Super healthy and sustainable, these silvery swimmers are the perfect package. Here are four reasons why you should add sardines to your menu, plus a delicious recipe.
| By Lisa McComsey |
Amy, my Seagan Eating coauthor, wrinkled her nose and complained bitterly: “Do I really have to create a sardine recipe for our book?” There may or may not have been an expletive involved in her reply. Let’s just say she wasn’t a fan of the sardine.
However, I had just written a section on sardines’ amazing health benefits, and while I didn’t consider myself a fan either, I thought we should include an appetizing way for our readers to enjoy them.
Amy pressed on and did what she does best: turn lemons into lemonade—or in this case, transform the lowly sardine into delicious Smoked Sardine Dip (recipe appears below). She readily admits it’s now one of her favorite Seagan Eating recipes. I’ve made it for parties, and it’s always a hit.
But let’s be honest: Sardines don’t get the respect they deserve here in the U.S. Small, oily, bony fish—usually out of a can—are a tough sell.
But in other areas of the world, notably parts of Europe and Asia, sardines are a prized food. When I was a poor student hitchhiking around France, I ate canned sardines on a hunk of baguette nearly every day. (It helped to wash them down with cheap wine.) Until Amy’s Smoked Sardine Dip, though, I hadn’t had one since.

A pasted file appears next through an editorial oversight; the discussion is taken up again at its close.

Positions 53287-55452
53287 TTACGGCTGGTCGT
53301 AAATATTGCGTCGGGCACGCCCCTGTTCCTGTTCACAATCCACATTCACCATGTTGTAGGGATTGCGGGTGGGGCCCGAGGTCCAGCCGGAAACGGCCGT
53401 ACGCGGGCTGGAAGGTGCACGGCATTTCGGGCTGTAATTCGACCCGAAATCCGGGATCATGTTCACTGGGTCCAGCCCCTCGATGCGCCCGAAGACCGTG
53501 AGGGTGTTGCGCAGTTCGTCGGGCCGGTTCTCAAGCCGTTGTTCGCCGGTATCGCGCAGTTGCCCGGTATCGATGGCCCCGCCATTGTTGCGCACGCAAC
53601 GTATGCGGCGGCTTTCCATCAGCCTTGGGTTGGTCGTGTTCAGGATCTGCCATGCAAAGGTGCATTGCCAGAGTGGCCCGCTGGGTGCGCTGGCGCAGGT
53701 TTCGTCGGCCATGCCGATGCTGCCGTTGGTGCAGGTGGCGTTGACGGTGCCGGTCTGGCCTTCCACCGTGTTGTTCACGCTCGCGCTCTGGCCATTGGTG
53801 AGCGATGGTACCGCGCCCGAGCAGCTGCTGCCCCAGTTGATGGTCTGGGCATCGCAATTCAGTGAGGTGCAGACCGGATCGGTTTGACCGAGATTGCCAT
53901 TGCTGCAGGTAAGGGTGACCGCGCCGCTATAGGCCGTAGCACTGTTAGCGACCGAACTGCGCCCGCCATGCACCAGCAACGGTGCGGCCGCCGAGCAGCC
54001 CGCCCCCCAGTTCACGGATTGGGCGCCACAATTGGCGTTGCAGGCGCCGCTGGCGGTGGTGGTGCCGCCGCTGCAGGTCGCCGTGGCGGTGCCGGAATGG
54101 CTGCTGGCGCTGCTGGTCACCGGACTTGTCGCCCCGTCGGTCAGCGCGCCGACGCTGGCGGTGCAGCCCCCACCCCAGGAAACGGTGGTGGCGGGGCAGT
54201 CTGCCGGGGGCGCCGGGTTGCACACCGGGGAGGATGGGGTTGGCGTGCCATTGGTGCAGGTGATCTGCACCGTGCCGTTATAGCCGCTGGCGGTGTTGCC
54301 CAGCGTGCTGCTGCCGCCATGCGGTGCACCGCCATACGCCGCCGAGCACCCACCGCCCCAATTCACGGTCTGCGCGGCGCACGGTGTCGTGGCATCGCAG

Now that I know their potent nutrient factor, I’m circling back and giving sardines a second chance. Here are four reasons why you should, too:
Packed With Omega-3s
These essential fatty acids help protect against heart disease, cancer, depression, rheumatoid arthritis, and many other ills. Fatty, cold-water fish—including the mighty little sardine—are especially great sources of omega 3s.
High in Nutrients
Sardines are packed with protein; vitamins D, B12, and B3; selenium; phosphorus; and other minerals. Those with bones (which are edible!) contain a hefty dose of calcium.
Low in Contaminants
It’s unfortunate, but we have to be concerned with mercury and other pollutants in the fish we eat. Because they’re at the bottom of the food chain, sardines don’t carry as many toxins as their larger brethren, like tuna and swordfish.
Sustainable, But …
Some sardine fisheries are in danger, others are closed—so it’s important to be discerning. Look for the Marine Stewardship Council (MSC) blue label to ensure the sardines are certified sustainable.
And now for that recipe you’ve been waiting for:
Smoked Sardine Dip
- Blender or Food Processor
- Serving Bowl
- ¼ cup cashews raw
- ¼ cup water
- 2 3 ¾ oz smoked sardines packed in water, drained
- 1 scallion chopped
- 2 tbsp shallot minced
- 2 tbsp flat leaf parsley minced
- 1 tsp flat leaf parley (for garnish) minced
- ½ tsp salt (or more to taste)
- ¼ tsp pepper
- In a blender or food processor, puree the cashews and water until smooth.
- Add the sardines, shallot, scallion, 2 tablespoons of the parsley, salt, and pepper.
- Process until well blended.
- Transfer to a serving bowl and top with the remaining 1 teaspoon of parsley.
What’s your favorite way to eat sardines? Let us know in the comments section below.
Photos by TK.